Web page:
Id. § 622.10(3)( a ). Note again the mandatory wording--" shall execute." Id. I do not see anything in sections 622.10(2) or

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622.10(3) that supports a garden-variety exception.

Also on point is a rule of civil procedure we have just adopted. Rule 1.500(1)( b ) provides:

[A]ny party asserting a claim for damages for personal or emotional injuries must, without awaiting a discovery request, provide to the other parties:
. . . .
(3) The names and addresses of all doctors, hospitals, clinics, pharmacies, and other health care providers claimant consulted within five years prior to the date of injury up to the present date.
(4) Legally sufficient written waivers allowing the opposing party to obtain those records subject to appropriate protective provisions authorized by rule 1.504. The opposing party must give contemporaneous notice to the claimant when the opposing party uses the waivers to obtain records and must provide a copy of all records obtained by waiver to the claimant and all other parties. Any party who requests that the opposing party produce these records in nonelectronic form must bear the opposing party's costs of producing them in that form.

Iowa R. Civ. P. 1.500(1)( b ). Like Iowa Code section 622.10, our initial disclosure rule does not support a garden-variety exception. Rather, whenever the plaintiff alleges emotional injury, she or he must provide waivers at the commencement of litigation so the defendant may obtain the preceding five years of mental health records.[2]

Lastly, even if Iowa Code section 622.10 (and Iowa Rule of Civil Procedure 1.500) were not an obstacle to recognizing a garden-variety exception to permitted discovery on mental health, I do not see any need for such an exception in personal injury cases. In effect, the plaintiff here seeks to carve out an exception to sections 622.10(2) and 622.10(3) for garden-variety emotional distress. What the plaintiff means by " garden variety" is somewhat elusive to me. The plaintiff offered several definitions in his briefs and continued to shift among those definitions during oral argument before this court. Yet his predominant definition appears to be that emotional distress is garden variety when the plaintiff is claiming for " the normal feelings of anguish, grief, distress, fear, and pain and suffering that any reasonable person would feel . . . incident to the physical injuries he suffered."

To me, this form of garden-variety emotional distress sounds a lot like generic " pain and suffering." " The element of pain and suffering includes bodily discomfort, mental suffering, loss of enjoyment of life, and other emotional distress." Pexa v. Auto Owners Ins. Co., 686 N.W.2d 150, 163 (Iowa 2004); see also Miller v. Rohling, 720 N.W.2d 562, 570 (Iowa 2006); Estate of Pearson ex rel. Latta v. Interstate Power & Light Co., 700 N.W.2d 333, 346--47 (Iowa 2005). When a plaintiff is simply claiming undifferentiated pain and suffering damages as part of a physical injury claim, I would be inclined to agree that his or her mental health records are not subject to discovery because the plaintiff's condition is not an element of his or her claim.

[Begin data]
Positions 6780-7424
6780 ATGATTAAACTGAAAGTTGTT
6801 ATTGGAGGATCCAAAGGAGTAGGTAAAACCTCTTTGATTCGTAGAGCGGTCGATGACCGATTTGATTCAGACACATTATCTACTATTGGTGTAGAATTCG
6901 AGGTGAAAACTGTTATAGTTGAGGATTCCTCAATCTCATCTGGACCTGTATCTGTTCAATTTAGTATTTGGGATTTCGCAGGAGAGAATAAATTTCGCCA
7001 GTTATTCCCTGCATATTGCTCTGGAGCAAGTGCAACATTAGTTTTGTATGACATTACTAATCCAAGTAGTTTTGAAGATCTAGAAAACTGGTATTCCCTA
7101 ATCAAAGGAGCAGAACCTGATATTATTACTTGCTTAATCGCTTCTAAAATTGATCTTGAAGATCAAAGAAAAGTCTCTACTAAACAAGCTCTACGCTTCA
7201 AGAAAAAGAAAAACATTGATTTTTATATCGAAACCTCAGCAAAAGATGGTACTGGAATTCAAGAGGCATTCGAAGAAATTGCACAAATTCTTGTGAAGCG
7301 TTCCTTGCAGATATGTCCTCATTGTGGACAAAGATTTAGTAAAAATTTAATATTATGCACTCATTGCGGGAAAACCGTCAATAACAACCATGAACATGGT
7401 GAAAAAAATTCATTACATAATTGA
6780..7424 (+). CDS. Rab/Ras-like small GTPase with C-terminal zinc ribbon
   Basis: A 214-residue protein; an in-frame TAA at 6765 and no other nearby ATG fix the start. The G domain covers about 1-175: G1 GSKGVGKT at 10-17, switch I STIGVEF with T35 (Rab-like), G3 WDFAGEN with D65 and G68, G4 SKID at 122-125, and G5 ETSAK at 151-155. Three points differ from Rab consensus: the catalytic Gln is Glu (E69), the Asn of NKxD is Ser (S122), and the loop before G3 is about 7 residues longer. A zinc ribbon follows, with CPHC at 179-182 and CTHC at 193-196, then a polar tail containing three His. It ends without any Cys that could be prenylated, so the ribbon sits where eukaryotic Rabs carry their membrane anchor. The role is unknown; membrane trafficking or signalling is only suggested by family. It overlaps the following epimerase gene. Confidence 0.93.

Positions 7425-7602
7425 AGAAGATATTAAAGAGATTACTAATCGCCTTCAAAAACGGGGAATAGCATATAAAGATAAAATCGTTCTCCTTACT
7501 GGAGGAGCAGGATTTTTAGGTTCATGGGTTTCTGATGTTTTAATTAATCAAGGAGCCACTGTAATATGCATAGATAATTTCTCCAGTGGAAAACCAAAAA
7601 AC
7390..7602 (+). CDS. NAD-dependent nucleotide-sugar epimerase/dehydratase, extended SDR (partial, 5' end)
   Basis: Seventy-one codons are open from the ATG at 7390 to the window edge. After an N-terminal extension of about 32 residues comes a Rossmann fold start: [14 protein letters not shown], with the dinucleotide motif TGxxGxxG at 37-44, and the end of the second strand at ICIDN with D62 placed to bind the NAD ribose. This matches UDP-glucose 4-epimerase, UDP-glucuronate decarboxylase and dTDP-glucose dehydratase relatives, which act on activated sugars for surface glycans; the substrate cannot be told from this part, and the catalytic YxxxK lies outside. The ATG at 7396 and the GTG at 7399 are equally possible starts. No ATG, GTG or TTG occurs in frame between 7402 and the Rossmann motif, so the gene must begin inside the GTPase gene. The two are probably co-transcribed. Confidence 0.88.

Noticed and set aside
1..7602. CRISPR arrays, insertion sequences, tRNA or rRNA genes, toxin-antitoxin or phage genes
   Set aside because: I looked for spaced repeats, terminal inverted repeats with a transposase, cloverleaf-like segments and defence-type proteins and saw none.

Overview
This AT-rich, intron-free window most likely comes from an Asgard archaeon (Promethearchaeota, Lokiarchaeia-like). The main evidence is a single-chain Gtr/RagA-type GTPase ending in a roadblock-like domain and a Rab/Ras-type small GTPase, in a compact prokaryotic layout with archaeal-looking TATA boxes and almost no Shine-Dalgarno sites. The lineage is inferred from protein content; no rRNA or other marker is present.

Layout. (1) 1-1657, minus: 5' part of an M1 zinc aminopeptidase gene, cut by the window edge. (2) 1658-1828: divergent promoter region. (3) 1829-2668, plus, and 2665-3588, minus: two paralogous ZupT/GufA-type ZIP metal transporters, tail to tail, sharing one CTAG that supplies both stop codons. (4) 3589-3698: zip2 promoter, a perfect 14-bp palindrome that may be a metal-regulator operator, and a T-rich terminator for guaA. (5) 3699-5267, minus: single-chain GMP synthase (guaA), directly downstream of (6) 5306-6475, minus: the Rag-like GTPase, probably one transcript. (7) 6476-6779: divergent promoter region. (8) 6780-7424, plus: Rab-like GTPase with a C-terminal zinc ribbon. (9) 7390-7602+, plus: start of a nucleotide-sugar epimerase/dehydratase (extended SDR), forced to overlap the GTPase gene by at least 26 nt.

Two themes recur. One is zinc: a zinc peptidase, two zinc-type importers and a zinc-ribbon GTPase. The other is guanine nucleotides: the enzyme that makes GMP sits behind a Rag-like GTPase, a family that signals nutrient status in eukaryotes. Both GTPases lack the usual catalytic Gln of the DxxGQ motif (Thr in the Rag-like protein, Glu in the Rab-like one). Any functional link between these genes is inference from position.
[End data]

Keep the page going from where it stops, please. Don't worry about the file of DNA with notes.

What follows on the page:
What then is the problem in this case? The problem is that the plaintiff wants emotional distress damages in addition to traditional pain and suffering--in other words, the plaintiff wants a separate line for each item on the verdict form. If that is so, two possibilities exist. One is that

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the plaintiff seeks a double recovery, which should not be allowed. The other is that the plaintiff intends to recover for mental health injuries different from and more extensive than the typical " anguish, grief, distress, fear, and pain and suffering . . . incident to the physical injuries he suffered." In that case, the plaintiff has put his mental health condition at issue and Iowa Code sections 622.10(2) and 622.10(3) apply.

For all these reasons, the whole notion of garden-variety emotional distress claims in a personal injury case seems to be a solution in search of a problem. The plaintiff already can recover what most would regard as garden-variety damages without exposing his or her mental health records to discovery--simply by asking only for general pain and suffering damages.

It is worth noting, though, where the garden-variety concept originated. As the plaintiff points out in his briefing, it comes from and most often appears in the employment discrimination field. The first case apparently to use this term is Sabree v. United Brotherhood of Carpenters & Joiners of America, Local No. 33, 126 F.R.D. 422, 426 (D. Mass. 1989). The court there denied discovery of an employment discrimination plaintiff's psychotherapy records, on the ground that he " makes a 'garden-variety' claim of emotional distress, not a claim of psychic injury or psychiatric disorder resulting from the alleged discrimination." Id. Since then, the garden-variety exception to discovery of mental health records has become more popular in civil rights litigation. See Helen A. Anderson, The Psychotherapist Privilege: Privacy and " Garden Variety" Emotional Distress, 21 Geo. Mason L. Rev. 117, 118, 125--26 (2013) (noting that the approach has been " gaining ground" and that the issue arises in federal court " most often in civil rights suits" ). To my knowledge, the vast majority of garden-variety cases are civil rights cases.